AOL's new hyper-local news plan: A little less local

AOL CEO Tim Armstrong speaks at the TechCrunch Disrupt Conference in May 2010.

Back in 2007, newspapers were dying, and Patch was supposed to be a solution. But this week, AOL's hyper-local online news organization is planning to shut down hundreds of Patch websites and lay off staff.

This is how it was supposed to work: Give every community its own website -- or Patch -- run by a dedicated, digital reporter, and pay for it with targeted ads.

But, says Ken Doctor, media analyst at Newsonomics, "It costs a lot of money to do local news gathering and the return in advertising is small." Patch is losing money for AOL. "So investors would like to see Patch gone," he adds

Ben Schachter, an Internet analyst at Macquarie Securities, disagrees. "I think the reality is we would like to see it become profitable," he says.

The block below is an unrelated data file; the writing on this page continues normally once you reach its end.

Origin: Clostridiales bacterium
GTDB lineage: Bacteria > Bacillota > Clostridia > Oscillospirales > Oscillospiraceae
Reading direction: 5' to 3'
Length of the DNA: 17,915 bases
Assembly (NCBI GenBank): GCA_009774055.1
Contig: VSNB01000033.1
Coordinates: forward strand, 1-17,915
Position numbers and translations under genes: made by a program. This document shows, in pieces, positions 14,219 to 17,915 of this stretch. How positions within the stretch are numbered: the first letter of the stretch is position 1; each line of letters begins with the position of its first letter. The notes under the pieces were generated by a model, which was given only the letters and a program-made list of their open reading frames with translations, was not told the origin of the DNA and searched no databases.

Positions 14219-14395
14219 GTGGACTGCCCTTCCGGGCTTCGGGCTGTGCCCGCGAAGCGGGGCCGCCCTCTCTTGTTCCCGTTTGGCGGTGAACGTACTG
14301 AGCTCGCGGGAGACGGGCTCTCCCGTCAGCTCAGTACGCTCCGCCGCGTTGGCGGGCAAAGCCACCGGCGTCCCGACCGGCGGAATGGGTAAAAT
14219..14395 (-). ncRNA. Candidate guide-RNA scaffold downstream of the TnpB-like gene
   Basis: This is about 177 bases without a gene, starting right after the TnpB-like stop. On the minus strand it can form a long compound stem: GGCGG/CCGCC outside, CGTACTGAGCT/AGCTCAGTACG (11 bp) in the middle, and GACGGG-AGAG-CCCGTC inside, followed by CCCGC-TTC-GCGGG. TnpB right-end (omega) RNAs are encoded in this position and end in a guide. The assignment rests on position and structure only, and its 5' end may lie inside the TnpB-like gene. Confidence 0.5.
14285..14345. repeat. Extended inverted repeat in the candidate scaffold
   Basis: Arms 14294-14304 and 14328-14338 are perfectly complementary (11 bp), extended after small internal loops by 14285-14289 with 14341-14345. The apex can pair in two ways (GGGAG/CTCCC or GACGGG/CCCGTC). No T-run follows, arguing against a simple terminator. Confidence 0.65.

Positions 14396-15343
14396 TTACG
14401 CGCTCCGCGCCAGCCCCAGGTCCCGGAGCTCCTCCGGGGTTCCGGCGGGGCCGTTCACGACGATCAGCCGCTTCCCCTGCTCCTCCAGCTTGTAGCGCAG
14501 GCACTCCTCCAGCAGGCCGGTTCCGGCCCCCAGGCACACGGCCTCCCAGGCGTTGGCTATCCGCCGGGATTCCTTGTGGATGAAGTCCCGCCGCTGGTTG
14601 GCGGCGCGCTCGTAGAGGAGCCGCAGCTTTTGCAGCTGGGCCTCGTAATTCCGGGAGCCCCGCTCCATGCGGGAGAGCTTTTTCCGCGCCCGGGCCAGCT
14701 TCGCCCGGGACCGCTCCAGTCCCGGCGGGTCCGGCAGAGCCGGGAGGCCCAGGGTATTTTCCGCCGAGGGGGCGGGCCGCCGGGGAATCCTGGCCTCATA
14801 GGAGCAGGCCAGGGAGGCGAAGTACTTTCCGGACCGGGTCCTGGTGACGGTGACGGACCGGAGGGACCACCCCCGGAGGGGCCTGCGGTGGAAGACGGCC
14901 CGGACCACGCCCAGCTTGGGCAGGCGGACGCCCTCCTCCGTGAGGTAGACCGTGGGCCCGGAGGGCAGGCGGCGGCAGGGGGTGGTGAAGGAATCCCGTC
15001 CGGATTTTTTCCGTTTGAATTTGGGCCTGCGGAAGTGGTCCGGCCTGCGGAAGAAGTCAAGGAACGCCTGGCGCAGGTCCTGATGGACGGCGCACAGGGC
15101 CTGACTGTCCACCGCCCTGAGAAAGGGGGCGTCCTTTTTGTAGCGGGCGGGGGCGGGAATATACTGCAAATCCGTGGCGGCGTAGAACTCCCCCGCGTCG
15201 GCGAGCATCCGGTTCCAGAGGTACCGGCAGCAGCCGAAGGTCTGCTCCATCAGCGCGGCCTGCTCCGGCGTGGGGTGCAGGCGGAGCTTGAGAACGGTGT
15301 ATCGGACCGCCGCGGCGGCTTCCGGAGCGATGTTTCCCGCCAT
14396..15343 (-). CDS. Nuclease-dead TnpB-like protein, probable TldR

Patch has more than 900 websites. And he says investors are glad AOL is reportedly shutting down or handing off several hundred of the least profitable Patches.

"There are Patches that are doing well," he notes. "And I think they're going to actually invest in those businesses and really make them build out to scale."

AOL CEO Tim Armstrong has pledged to make Patch profitable by the end of the year.

 

About the author

Stan Alcorn is a multimedia journalist in New York City. He has reported for NPR and WNYC, where he has focused on business and the New York tech scene.

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